What Coles and Woolworths chiefs told the supermarket pricing inquiry 

The CEOs of supermarket giants Coles and Woolworths stated their cases to the Senate inquiry this week as the government looks into the allegations of price gouging and anti-competitive practices.

Both companies have now uploaded their opening statements online. And both outgoing Woolworths CEO Brad Banducci and Coles CEO Leah Weckert said their supermarket chains have tried to help customers cope with the rising cost of living during the past years.

“Grocery represents 10 per cent of household income and grocery prices have gone up by a compound annual growth rate of 6 per cent over the last two years, and we have a key role to play in helping our customers find ways to spend less on their groceries and get the best possible value in very challenging circumstances,” Banducci said.

He added Woolworths has continued to take steps to provide affordable grocery products for all Australians throughout this recent inflationary period.

For Coles, Weckert said the chain has given customers the best value possible on their grocery bill, while balancing this with paying suppliers fairly and reinvesting in the business to keep it efficient. 

“As a customer-led organisation, our customers expect us to continue to provide a choice of quality products across a range of value propositions to suit their budget and the needs of their household,” she remarked.

High level of competition

The two bosses shared the same view on the high level of competition in the grocery sector, stressing the importance of being price competitive to win over shoppers, as well as suppliers.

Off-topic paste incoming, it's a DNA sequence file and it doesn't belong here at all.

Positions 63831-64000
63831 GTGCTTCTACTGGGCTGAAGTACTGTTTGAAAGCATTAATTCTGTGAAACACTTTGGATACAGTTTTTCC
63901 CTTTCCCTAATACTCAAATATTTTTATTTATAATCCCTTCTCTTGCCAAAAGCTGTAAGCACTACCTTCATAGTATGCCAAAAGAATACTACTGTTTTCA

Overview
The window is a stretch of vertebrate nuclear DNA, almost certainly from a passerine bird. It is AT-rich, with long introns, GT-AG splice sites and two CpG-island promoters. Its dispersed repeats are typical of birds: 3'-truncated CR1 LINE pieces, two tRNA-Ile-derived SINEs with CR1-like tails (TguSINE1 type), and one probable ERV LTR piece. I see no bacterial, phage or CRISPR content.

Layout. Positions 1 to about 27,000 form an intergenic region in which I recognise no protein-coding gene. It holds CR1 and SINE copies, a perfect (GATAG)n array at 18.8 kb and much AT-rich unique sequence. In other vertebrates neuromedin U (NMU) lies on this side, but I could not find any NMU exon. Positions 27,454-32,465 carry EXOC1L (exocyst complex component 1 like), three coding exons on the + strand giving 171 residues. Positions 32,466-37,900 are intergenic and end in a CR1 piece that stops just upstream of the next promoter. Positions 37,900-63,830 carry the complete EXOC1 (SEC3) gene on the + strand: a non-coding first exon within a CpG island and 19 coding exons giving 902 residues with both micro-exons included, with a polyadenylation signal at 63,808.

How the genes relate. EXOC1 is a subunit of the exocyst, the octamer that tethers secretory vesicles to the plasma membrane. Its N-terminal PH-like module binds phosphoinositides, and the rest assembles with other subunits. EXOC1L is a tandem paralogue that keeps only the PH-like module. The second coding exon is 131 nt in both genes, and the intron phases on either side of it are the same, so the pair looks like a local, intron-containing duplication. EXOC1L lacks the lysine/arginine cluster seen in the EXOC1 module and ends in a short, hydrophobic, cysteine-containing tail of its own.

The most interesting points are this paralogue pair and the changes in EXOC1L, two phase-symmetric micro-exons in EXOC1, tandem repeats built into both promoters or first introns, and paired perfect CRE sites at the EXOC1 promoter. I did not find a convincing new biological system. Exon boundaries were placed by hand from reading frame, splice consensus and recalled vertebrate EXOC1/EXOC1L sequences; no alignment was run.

“At Coles we welcome competition, and we encourage governments to invest in infrastructure and to minimise regulation to make Australia a more attractive market in which to do business,” Weckert stated.

Meanwhile, Banducci said Woolworths is seeing falling rates of grocery inflation and will continue to work hard to ensure this.

In terms of profitability, Banducci said Woolworths made a reasonable profit, both a 10 per cent return on funds employed after tax and a 10 per cent total shareholder return over the past five years.

“Much of that goes back to Australian households in the form of superannuation and dividends. We also make considerable investments back into our business so that it is more resilient, innovative and efficient.”

For Coles, the supermarket chain makes $2.60 in profit for every $100 spent in its stores, which Weckert considered a very small margin compared to other industries.

“This margin has remained consistent over the last five years, it did not increase with the rise in inflation. And, it is consistent with profit margins made by supermarkets overseas,” she explained.

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